Asia Chan-Rose in denbighshire free press

A SCULPTOR who lives in the first brick house to be built on Welsh soil is set to stage an outdoor exhibition of her work.

 

Asia Chan-Rose moved from southern England with her husband Adam and their sons last year when they saw the 16th century Plas Clough in Denbigh was for sale.

 

She is one of only a few contemporary female sculptors to work directly in stone, creating her own style which explores relationships of time, love and suffering through her Taiwanese-Chinese heritage and decades spent in the UK.

But Asia was at first “apprehensive” about sculpture because of its permanence: “There is no way back,” she thought, “you chip one piece off, then it is off.”

 

She enjoys solving problems, however, and is “not one to shy away from a challenge”. She familiarised herself with sculpting and came to wield the stone to capture movement.

 

The themes in Asia’s work have come not only from current issues but are influenced by the trauma of losing her father aged 11-years-old. “The years of suffering my father went through before he passed away had a significant impact on my life,” she said. “I was reading books on life and death while most of my friends were reading romance novels and martial art fiction.”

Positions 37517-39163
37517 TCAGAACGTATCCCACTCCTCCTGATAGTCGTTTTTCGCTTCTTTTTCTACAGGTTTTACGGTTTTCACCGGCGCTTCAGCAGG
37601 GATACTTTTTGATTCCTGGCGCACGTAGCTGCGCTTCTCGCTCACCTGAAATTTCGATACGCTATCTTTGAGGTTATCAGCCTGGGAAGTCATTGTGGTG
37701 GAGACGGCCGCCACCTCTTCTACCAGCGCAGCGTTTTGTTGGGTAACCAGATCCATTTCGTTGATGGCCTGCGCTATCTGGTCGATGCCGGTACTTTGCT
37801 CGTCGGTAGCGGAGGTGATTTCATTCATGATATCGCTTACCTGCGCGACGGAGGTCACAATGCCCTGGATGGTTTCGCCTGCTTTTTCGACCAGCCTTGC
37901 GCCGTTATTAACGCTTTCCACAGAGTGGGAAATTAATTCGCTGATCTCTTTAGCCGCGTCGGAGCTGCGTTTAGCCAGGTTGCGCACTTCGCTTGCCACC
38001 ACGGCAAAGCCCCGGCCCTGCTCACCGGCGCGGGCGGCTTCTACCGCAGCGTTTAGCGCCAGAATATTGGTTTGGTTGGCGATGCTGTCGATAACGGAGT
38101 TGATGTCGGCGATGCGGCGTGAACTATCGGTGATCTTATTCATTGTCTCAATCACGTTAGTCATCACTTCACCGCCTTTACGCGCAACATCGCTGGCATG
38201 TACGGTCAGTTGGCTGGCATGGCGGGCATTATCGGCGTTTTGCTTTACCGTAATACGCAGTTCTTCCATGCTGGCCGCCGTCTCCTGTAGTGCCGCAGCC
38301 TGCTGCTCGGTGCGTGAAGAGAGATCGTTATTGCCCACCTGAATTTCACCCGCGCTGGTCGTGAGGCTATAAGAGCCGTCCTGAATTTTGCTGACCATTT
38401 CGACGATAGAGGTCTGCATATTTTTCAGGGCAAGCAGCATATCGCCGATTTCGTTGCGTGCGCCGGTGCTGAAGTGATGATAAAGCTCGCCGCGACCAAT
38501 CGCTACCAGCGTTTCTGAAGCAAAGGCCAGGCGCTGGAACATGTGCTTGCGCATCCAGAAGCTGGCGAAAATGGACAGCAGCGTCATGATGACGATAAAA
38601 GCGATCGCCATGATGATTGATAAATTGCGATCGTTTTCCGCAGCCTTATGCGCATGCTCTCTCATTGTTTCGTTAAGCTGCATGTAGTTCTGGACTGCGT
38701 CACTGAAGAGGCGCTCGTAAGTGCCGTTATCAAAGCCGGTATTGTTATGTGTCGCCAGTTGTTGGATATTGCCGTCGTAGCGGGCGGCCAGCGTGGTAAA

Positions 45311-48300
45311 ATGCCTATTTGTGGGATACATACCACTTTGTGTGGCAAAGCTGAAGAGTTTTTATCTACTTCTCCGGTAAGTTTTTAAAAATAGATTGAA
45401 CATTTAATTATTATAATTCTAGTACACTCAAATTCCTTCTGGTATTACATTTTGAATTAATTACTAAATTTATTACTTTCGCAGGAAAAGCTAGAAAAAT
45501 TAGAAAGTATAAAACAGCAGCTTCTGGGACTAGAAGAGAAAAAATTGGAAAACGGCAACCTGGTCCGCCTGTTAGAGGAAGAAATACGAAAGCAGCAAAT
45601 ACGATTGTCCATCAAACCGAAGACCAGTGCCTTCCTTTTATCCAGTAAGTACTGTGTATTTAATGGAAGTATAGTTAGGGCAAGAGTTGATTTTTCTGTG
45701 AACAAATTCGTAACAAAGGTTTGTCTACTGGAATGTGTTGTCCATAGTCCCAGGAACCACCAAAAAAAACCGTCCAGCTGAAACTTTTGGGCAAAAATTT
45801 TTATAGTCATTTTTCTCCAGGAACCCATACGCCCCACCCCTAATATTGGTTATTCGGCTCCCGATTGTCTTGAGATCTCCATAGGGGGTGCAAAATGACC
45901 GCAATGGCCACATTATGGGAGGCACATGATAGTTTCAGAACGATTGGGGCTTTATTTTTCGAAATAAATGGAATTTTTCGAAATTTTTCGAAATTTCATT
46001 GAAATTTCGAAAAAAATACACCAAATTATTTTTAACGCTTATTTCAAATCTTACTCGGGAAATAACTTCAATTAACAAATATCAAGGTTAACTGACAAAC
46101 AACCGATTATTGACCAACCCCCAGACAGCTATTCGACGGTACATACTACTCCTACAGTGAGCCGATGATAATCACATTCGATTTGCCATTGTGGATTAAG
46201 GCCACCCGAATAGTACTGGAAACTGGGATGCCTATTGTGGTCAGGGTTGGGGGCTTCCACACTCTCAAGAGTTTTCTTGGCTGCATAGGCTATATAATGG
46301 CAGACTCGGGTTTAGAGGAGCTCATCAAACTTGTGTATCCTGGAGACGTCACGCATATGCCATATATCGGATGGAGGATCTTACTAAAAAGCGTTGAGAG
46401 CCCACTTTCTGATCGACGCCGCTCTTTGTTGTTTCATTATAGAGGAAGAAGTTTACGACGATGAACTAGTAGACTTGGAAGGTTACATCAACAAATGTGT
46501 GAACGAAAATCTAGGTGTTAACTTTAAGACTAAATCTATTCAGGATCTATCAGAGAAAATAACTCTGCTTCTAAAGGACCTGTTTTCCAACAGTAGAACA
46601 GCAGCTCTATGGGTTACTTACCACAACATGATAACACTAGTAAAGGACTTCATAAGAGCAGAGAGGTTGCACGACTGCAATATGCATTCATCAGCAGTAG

Like many of her sculptures that followed, Asia’s first work, titled ‘Carefree’, brought together the brush stroke movements of Chinese calligraphy and the transient nature of internal spirituality. She started with bronze and steel and moved on to a wider variety of mediums such as limestone and sandstone.

 

And they are as permanent as the 500-year-old country house she now calls home. The listed building situated on the outskirts of Denbigh, towards Trefnant, was built in 1567 by Sir Richard Clough, who co-founded the London Stock Exchange and was reputedly a spy in the service of Queen Elizabeth I.

 

But what once was is not the entire picture, and when Asia speaks of her work she might as well be speaking of the historic building, indeed everything made in history.

 

“Where the abstract spiritual world meets physical earthly world is called life,” she said. “And art is the bridge. Adventure and discovery are intrinsic, which is joyful and life-bringing, and one can’t force one’s preconceptions on to [the object].

“At the same time, you know it is not that you ‘find a way’ into anything. It is a meeting, that is beyond oneself.”

 

The Plas Clough exhibition for Asia’s latest works takes place on July 5-7, from 11am-5pm. There will be a small entrance fee. To book a personal guided tour with the artist, contact Asia directly.